Most of the country knows by now that it’s cold up here in the Northwoods. I would wager that all of us can agree that it’s too cold, in fact. This morning as I walked outside to start my car, I couldn’t help but take a moment to pause and listen. Sometimes when I’m out fishing on my lake during a winter weekday, I will sit there and be amazed that it can be dead silent for long periods of time. I certainly thought that might be the case today; after all, I didn’t believe that anything could possibly be stirring around in weather like this. To my amazement, the forest that surrounds my house was in the middle of playing one of its greatest musical performances. Trees were snapping and popping in all directions and tones, echoing down throughout the creek valley that leaves Culbertson Lake. I found myself memorized by this symphony, at least until until I started feeling a frigid pain start gnawing at my face and nose.
The crunches of my footsteps tried to compete with the forest’s orchestra, but it wasn’t until I opened that car door that the chimes of the trees were brought to their knees by the shriek that came from the door opening. It was such a painful sound I wondered how it was even possible. No horror movie director had ever came up with something so horrendous. Starting the car yielded multiple cries to the heavens above, as if the car itself was questioning why I would think about doing such an evil thing to it. I’m sure at that moment, it wished I had never equipped it with what I call “the life line”—a block heater cord. It’s previous Voyager owners, George and Joanne, now live in Florida and if the car could talk it most certainly would ask them, “why did you leave me here?”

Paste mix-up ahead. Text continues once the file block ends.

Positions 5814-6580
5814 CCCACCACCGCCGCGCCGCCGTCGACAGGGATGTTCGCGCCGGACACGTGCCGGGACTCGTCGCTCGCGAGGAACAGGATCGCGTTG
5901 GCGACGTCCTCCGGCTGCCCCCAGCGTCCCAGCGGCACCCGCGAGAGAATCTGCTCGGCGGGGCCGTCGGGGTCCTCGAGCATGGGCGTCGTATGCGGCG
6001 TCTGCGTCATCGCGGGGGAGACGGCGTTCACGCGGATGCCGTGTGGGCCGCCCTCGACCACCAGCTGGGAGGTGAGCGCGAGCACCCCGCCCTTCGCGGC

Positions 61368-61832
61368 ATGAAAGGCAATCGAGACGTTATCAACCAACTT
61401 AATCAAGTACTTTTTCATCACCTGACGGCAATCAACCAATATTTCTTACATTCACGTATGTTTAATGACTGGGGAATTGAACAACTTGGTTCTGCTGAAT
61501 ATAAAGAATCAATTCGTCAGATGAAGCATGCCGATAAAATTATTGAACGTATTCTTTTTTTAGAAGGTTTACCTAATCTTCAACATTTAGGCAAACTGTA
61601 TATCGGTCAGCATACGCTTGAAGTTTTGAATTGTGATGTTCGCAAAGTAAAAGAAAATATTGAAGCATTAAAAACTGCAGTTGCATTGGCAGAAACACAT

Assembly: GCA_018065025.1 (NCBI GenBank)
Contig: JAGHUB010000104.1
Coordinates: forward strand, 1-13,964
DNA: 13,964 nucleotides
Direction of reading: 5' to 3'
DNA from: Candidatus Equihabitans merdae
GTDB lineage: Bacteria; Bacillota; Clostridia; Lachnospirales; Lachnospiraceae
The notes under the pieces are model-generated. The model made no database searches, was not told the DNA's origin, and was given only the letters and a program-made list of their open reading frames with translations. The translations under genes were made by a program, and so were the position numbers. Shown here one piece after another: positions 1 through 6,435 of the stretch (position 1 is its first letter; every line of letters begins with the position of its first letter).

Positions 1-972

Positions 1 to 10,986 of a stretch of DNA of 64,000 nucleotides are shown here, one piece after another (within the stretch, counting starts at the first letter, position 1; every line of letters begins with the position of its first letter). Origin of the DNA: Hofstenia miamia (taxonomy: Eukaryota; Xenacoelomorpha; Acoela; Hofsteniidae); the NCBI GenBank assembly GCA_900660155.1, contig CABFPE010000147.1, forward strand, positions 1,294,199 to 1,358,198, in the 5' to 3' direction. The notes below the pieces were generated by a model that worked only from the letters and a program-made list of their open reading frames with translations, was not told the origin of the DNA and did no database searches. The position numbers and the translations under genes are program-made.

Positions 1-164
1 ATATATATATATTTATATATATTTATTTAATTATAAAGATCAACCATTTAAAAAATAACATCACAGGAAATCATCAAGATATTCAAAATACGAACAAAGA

As I headed down Mail Road, each bump was magnified by what seemed like times-ten. The shocks had no give and my leather heated seat, which doesn’t work, was more like sitting on frozen, wooden block equipped with a bucking device. As I crossed Culbertson Creek the Thermometer read -36, which I believe is an all-time low in all my years going to work. That record would not last long to my surprise; while I climbed the gentle hill by the Red Rock it dipped to -37, which then held steady before receding a tiny bit near the clubhouse.
Finally I arrived at my destination. As I climbed out of my car to fill the wood-boiler at the maintenance shop, I heard a lone chickadee calling out into the the morning sunrise; the final notes to this morning’s symphony. To me, this is what is so amazing about living up here in Northern Wisconsin; to experience these extraordinary conditions and know that a tiny bird can live here too and sing during a morning like this. There’s something beautiful in that fact, in this lesson from the chickadee. As I stepped into my heated building to begin the day’s work, I knew that I would be able to get through the day with a smile on my face, too.